John Dance will be permitted to run horses as an investigation by the Financial Conduct Authority continues – but not under his own name or that of his wife, the British Horseracing Authority has announced.

Dance founded Vertem Asset Management, a prominent sponsor within racing, but that firm is one of three trading names of WealthTek LLP, which was ordered to cease trading by the FCA due to what it said were “serious regulatory and operational issues coming to light”.

Dance co-owned the leading chaser Bravemansgame who was subsequently barred from running at Aintree, but was later allowed to resume his career as Bryan Drew took sole ownership.

Now Dance’s other horses, most of which reside with salaried trainer James Horton, will be able to run under either the Coverdale Stud or the Titanium Racing Club names rather than under the John and Jess Dance banner.

A statement from the BHA on Monday read: “While the Financial Conduct Authority’s (FCA) investigation into Mr Dance continues, it has agreed to sufficient ongoing funds being released to cover the costs of Mr Dance’s racing operations, in accordance with the terms of the High Court’s Freezing Order.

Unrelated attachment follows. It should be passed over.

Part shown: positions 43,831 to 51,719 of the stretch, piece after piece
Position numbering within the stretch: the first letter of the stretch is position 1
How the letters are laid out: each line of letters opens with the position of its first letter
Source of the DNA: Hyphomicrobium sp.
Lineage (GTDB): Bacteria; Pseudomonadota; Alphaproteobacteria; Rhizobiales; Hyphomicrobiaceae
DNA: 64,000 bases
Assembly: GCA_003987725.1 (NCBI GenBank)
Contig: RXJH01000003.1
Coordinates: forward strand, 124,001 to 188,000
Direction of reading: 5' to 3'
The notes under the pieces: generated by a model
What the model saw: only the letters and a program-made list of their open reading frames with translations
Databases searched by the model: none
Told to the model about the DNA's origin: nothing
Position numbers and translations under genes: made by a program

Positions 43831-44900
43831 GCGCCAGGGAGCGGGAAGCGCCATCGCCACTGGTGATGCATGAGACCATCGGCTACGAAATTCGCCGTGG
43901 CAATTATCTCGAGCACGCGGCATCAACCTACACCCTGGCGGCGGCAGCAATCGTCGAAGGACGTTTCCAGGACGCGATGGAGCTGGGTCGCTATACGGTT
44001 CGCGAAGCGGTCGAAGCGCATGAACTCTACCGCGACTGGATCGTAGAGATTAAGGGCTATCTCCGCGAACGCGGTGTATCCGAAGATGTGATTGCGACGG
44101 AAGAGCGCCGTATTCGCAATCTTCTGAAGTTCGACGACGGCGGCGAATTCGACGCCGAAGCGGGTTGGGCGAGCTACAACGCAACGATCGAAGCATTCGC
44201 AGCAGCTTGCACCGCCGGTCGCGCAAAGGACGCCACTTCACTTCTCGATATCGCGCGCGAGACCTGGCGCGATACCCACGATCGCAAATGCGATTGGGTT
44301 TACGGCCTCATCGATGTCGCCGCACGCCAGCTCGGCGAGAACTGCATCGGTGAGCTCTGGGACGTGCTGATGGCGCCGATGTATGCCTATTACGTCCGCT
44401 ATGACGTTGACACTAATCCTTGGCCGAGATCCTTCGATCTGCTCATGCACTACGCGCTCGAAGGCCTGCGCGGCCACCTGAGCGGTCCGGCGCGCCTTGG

“This is with a view to supporting the welfare of the horses and the livelihoods of the staff impacted by the investigation.

“The BHA is therefore permitting runners through Mr Dance’s business, in the name of Coverdale Stud and Titanium Racing Club. Mr or Mrs Dance will not be permitted to have personal runners in their own names.

“Any prize money or other business profits will be frozen under the terms of the High Court’s Order and the BHA remains in continued dialogue with the FCA to supervise this arrangement.

The BHA continues to work with the FCA to ensure the terms of the High Court’s Order are complied with, whilst prioritising the wellbeing of the horses and people affected.”